As more and more people are doing improv over Zoom, we are all starting to adapt to this new medium and find ways to make it work for improvisers.
In the past few months, I’ve published a few blogs about how to make your improv pop on Zoom and how to host an improv show over Zoom. But today, I wanted to talk about some things that can help you be a better teacher over Zoom.
Although I miss being in-person with my students, I have found that Zoom has actually made me a better improv teacher in some ways because it has forced me to be more present and positive than I usually am.
Here are 7 things you can do to be a better improv teacher over Zoom:
- Lower Your Expectations
One of the biggest lessons I’ve had to learn about teaching improv over Zoom has been to lower my expectations about what it’s going to be like. No, teaching on Zoom is not the same as teaching in person, and it never will be. But is it a good substitution? Yes.There certainly are limits to teaching improv over Zoom. You will not be able to do some of the same exercises you did in class, your editing can be clunky, you don’t have the same emotional connection you have when you are all in the same room. I could go on and on. But once I stopped comparing the two and accepted that this is what we have to work with right now, I could go forward. If you can’t get past this one, the other tips will be worthless.Even with the limits of teaching improv over Zoom, I have seen powerful work in my online classes. I did a workshop recently where the improvisers did one of the most powerful and profound pieces of improv that I’ve ever seen. It was about racism and it nearly brought me to tears. It was handled so intelligently and acted so skillfully, it was a work of art.
- Stand Up While You Are Teaching
When I first started teaching online, Marcus Sams of Moment Improv in San Francisco gave me some advice to stand up while I am teaching. He said it helps with your energy and will help you be more presents, and he was right. It only took me about four months to start doing it on a regular basis, but it has made such a big difference that now I sometimes get the same buzz that I did when I taught in person.
- Have Your Students Stand Up
If it works for you, why wouldn’t it work for them? In improv, it’s so important to get your students out of their heads and into their bodies, and the only way to do that is through physicality. Encouraging your students to stand up for part of the class and doing even the smallest physical movement makes a huge difference. Also, for certain scenes, I will ask them to stand.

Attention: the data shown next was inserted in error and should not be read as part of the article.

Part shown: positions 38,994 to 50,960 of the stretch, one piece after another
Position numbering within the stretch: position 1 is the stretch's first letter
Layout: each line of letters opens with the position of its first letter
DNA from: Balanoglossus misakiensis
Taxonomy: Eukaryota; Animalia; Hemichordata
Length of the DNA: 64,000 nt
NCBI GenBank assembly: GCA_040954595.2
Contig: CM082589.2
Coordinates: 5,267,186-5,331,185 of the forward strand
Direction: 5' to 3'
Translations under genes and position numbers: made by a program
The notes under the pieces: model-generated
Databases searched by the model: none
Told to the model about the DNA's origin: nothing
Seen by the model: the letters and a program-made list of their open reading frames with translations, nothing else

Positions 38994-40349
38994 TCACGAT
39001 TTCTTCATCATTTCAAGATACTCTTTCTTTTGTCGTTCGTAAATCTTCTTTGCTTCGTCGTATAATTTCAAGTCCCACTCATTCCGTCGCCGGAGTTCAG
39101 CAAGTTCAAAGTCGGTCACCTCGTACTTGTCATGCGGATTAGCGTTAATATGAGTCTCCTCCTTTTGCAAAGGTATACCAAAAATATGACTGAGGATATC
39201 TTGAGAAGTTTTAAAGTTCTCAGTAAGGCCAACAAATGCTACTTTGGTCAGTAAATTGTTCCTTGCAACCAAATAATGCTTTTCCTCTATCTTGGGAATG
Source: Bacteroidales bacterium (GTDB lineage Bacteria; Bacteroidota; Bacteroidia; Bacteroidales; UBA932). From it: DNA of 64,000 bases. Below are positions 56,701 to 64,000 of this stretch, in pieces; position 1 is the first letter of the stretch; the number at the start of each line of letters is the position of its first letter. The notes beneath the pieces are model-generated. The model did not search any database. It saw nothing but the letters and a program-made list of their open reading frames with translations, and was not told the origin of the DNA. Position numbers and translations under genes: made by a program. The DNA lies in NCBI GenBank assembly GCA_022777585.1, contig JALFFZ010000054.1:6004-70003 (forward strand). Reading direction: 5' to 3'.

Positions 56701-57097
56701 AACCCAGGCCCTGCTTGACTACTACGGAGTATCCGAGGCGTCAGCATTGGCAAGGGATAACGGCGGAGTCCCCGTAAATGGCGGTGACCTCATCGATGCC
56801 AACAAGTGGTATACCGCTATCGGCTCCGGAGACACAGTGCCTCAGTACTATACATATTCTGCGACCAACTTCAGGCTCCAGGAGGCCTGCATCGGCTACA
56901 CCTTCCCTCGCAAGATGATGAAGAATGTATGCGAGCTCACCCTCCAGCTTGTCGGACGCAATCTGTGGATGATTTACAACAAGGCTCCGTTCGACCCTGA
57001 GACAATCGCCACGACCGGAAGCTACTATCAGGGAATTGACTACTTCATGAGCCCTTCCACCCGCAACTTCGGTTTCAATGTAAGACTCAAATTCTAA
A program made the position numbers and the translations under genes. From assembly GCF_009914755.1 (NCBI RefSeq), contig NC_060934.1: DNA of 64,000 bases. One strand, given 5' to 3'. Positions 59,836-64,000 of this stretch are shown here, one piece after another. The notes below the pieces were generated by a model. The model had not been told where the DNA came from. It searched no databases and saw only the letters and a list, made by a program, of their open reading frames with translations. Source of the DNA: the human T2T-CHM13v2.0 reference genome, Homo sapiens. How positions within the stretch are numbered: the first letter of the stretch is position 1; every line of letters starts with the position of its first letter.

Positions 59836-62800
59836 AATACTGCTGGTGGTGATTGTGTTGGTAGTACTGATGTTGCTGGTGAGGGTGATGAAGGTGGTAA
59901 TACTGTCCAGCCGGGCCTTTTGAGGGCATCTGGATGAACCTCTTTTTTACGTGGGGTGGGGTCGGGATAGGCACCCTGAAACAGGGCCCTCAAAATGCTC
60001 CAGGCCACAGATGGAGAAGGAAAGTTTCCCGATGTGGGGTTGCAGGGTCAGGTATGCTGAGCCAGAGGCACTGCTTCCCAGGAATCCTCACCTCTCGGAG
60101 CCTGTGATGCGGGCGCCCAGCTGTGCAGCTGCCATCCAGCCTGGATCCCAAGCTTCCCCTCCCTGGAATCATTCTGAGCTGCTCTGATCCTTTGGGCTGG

- Improv Games and Exercises Will Take Longer
When I first started teaching on Zoom, I realized that I was only getting through half of the games and exercises that I normally teach in an in-person class. As I taught more, I realized that things just move slower on Zoom. Again, just accept that this is part of the deal and try to adjust to it, rather than getting frustrated.
- It’s Exhausting
If you’re going to teach improv over Zoom, be prepared that when it’s over your brain is going to feel fried. Why? It takes a lot more concentration to teach online so your brain is going to be on overdrive, and when class is over, you are going to crash. That may mean that you won’t have as much energy to teach as many classes as you did before, or it could mean that you just need to schedule in a break for yourself after class.
- You Have to Supply More Energy to the Class
Another reason that you may feel a bit drained by teaching on Zoom is that, unlike in an in-person class, you as the teach are more responsible for the energy of the class. In an in-person class, there is usually a point where the energy of the group takes over. But since the students are not in the same place, creating that group energy can be harder over Zoom. To keep the energy up, I’ve found it helpful to occasionally do bits, and I’ve also become more aware of the pace of the class and more of a cheerleader at times.
- Encourage Students to Keep Their Cameras Off, But Sound On
When doing two-person scenes, I have the improvisers in the scene keep their cameras on while everyone else turns their cameras off. However, I encourage everyone to keep their mics on so we can hear some laughter. My classes usually have about 10 students, and I’ve found that if even one person laughs, it can make a big difference, just like real audience feedback.
If you have tips on teaching improv over Zoom, please included them in the comments below!